When You Pray
When You Pray
St. Luke 11:1-13
Every Christian can attest to how hard it is to be a disciple of Jesus. Some Christians have been forced to give their lives for Jesus. As Christians our most basic creed is that Jesus is Lord. That was a threat to the Roman Caesars in the early centuries of the church and many of our brothers and sisters were martyred rather than give up on Jesus by declaring that Caesar is lord. Many of our brothers and sisters, today in places like Sudan or in Iraq, are facing the same sort of choice. I hesitate to compare our difficulties with martyrdom, but the fact is that even if our commitment to Jesus isn’t challenged by the prospect of martyrdom, it’s still challenged by the day-to-day realities of life. We’re challenged to compromise in a hundred ways each day and week: Do we trust in people or do we trust in God? Do we trust in money and material possessions or do we trust in God? Do we trust Caesar for our provision and our safety or do we trust God? Do we look to gratify our desires or to meet our needs through sinful means or do we trust God to meet them? Do we live in fear or anxiety or paranoia or do we continue to trust that Jesus is Lord and that God is sovereign over his Creation?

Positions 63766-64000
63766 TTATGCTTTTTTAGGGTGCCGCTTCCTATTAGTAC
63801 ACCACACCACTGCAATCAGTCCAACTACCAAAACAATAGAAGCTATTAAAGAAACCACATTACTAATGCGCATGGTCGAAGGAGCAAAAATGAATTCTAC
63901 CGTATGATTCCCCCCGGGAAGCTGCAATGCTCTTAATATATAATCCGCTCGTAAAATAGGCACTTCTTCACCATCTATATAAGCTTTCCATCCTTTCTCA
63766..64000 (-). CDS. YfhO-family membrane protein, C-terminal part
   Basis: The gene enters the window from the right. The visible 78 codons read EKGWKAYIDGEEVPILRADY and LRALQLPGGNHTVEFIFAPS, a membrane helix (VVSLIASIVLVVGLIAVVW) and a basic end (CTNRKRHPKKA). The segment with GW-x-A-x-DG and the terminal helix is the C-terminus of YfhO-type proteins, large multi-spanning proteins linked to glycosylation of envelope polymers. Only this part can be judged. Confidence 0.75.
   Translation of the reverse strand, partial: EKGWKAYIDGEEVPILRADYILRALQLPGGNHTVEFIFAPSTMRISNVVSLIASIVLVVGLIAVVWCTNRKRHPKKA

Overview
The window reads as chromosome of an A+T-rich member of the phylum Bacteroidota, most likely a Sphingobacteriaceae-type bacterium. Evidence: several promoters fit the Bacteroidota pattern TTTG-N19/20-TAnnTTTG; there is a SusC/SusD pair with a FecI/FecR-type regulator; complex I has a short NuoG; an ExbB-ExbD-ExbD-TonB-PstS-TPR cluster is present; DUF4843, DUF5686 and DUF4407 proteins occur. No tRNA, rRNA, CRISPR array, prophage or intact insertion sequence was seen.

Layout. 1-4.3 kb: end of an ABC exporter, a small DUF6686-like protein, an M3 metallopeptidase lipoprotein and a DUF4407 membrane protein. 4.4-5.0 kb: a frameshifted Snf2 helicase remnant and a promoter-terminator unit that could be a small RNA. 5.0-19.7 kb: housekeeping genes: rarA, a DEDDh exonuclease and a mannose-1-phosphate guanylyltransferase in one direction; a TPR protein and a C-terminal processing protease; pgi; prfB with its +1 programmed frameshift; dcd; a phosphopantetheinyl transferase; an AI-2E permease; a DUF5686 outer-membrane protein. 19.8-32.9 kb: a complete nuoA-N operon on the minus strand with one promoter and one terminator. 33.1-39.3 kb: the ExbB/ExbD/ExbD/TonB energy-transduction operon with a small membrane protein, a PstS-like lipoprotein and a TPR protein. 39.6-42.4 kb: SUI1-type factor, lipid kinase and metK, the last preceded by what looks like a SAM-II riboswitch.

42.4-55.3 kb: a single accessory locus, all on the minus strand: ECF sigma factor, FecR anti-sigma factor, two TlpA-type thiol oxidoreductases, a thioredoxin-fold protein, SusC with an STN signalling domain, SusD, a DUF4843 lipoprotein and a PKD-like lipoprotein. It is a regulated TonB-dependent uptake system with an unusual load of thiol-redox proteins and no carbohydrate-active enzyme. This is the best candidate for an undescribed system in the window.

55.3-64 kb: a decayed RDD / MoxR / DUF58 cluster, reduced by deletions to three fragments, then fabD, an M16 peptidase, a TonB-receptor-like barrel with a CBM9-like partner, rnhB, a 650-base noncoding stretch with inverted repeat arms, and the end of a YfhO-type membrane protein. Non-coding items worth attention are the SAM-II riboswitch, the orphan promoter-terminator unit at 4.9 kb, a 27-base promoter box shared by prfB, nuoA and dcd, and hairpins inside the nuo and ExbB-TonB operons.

Last week we read Luke’s story that contrasts Martha and her sister, Mary. Jesus came to their home. Martha was running around, worryied and anxious because she was trying to meet worldly standards of hospitality. She missed that the sort of hospitality Jesus is really looking for in his people is a form of discipleship that allows him to lead us and to teach us. In contrast, there was Mary, quietly sitting at Jesus’ feet, soaking up his presence and his wisdom—learning how to follow him and learning how to live in and manifest his upside-down kingdom.